You can also compile it so you can run it in shells and it is a true Assembly program: AsmComp(prgmNAME,prgmNAME2)

Note, in AsmComp( the names have to be different. Also, press 2ND + 0 to access the catalog and use the Asm( and AsmPrgm and AsmComp( tokens, don't just type them.

I hope more discussion comes, for now, skim through the pages I gave you and try and make something new.

Note: The language on this tutorial may be wrong. For example, I said that AsmComp( made it a real Assembly program, but it was already, it just compiles it.

Also, concerning Assemblex, the last uploaded version is still not perfect, so you can have a demo here, but the 'Export to 8xp' isn't finished, so it does not count as an upload. Assemblex is what I use to program in Hexadecimal in my computer.

Discuss!

EDIT: You can also use brandonw's website for more bcalls and information, I think. The Z80 tables with opcodes can also be found in ticalc.org.


EDIT 2:
I have a lot to tell you yet, but for now, here's another program:

Code: [Select]
EF4045
3E01
C60A
2600
6F
EF0745
EF7249
EF4045
C9

Who guesses what this does?
« Last Edit: January 22, 2011, 01:31:12 pm by Scout »

Offline Binder News

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Re: Hexadecimal Assembly Programming
« Reply #1 on: January 22, 2011, 09:47:26 am »
Very useful. Definite bookmark!
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Offline Munchor

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Re: Hexadecimal Assembly Programming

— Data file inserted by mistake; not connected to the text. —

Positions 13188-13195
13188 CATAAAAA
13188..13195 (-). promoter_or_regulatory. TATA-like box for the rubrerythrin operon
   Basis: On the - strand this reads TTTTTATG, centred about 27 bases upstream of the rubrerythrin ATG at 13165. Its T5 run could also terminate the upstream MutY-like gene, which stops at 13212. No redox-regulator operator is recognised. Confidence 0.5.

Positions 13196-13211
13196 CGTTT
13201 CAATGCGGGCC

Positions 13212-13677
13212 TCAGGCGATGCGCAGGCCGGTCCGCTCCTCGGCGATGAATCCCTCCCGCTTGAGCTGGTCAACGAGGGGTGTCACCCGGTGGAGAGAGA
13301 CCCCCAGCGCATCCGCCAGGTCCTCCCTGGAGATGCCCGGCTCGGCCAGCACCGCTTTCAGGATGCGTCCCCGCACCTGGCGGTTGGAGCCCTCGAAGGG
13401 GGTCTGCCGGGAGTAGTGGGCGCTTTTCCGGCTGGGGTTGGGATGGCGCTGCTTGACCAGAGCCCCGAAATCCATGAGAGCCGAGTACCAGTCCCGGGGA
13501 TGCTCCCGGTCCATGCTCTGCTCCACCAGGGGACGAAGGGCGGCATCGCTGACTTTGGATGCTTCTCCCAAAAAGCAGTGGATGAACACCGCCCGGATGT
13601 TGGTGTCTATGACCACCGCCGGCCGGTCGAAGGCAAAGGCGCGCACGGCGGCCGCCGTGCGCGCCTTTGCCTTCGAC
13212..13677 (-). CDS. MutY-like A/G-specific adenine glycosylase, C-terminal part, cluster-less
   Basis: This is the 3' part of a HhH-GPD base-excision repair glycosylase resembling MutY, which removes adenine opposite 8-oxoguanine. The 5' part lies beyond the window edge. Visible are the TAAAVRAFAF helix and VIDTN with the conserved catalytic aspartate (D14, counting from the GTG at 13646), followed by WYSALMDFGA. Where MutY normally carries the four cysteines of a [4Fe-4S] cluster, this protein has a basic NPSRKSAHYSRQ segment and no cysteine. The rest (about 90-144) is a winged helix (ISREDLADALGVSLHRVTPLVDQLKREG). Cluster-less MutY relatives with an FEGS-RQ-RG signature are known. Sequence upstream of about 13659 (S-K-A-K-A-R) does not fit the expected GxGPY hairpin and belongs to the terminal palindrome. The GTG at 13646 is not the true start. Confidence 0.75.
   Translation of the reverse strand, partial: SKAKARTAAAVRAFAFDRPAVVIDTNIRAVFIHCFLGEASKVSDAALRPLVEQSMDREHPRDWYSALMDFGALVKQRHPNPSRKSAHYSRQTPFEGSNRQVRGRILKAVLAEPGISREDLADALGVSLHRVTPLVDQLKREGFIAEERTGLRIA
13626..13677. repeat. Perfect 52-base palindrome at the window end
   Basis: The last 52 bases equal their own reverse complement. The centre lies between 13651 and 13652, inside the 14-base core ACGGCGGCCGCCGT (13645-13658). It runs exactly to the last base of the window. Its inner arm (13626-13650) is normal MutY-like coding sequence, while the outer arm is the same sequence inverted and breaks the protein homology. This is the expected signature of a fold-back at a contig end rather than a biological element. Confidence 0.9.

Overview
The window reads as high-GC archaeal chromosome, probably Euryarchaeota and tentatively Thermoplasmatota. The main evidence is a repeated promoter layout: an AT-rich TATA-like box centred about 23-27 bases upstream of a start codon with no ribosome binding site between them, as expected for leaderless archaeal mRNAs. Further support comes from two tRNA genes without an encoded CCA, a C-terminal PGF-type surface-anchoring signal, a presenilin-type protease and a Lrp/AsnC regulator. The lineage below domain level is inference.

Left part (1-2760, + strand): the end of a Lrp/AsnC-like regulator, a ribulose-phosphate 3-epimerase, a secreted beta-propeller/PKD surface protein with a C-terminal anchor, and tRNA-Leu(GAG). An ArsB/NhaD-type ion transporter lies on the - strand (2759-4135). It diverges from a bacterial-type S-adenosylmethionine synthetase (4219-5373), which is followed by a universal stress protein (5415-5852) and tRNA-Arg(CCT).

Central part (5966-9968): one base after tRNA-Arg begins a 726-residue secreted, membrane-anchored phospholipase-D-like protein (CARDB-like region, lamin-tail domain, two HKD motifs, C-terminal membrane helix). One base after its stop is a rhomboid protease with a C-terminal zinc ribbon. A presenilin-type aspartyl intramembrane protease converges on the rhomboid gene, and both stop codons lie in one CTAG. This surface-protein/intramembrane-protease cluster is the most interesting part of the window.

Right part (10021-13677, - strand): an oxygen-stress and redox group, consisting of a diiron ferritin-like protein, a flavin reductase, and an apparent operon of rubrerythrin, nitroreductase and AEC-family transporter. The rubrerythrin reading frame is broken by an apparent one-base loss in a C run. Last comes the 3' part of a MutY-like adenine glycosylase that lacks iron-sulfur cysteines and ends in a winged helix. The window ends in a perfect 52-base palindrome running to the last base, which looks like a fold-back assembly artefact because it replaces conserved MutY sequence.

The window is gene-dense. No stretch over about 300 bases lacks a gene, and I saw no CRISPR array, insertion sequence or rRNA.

« Reply #2 on: January 22, 2011, 01:40:08 pm »
Very useful. Definite bookmark!

Thanks much!

I edited with another program ;D
« Last Edit: January 22, 2011, 01:41:03 pm by Scout »

Offline Xeda112358

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Re: Hexadecimal Assembly Programming
« Reply #3 on: January 22, 2011, 01:50:28 pm »
Want another chart I like to use?!? This is one I made after I learned assembly...
And I'm glad you're helping to spread the plague-- er, fun!

Offline Munchor

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Re: Hexadecimal Assembly Programming
« Reply #4 on: January 22, 2011, 02:23:42 pm »
Nice chart Xeda! I really like the way it looks! You should check mine and get the unofficial instructions and the IX and IY tables. Also the IX bits and IY bits tables and put them in yours. I did not fully make all of those, though. Runer made two of those, I just don't remember which.

Offline holmes221b

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Re: Hexadecimal Assembly Programming
« Reply #5 on: January 22, 2011, 02:24:54 pm »
What file type is xls? I don't recall ever seeing that one before...
* holmes221b wants to download it to start teaching herself how to program in HEX, but isn't sure if it's in a format she can read

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Re: Hexadecimal Assembly Programming
« Reply #6 on: January 22, 2011, 02:26:01 pm »
What file type is xls? I don't recall ever seeing that one before...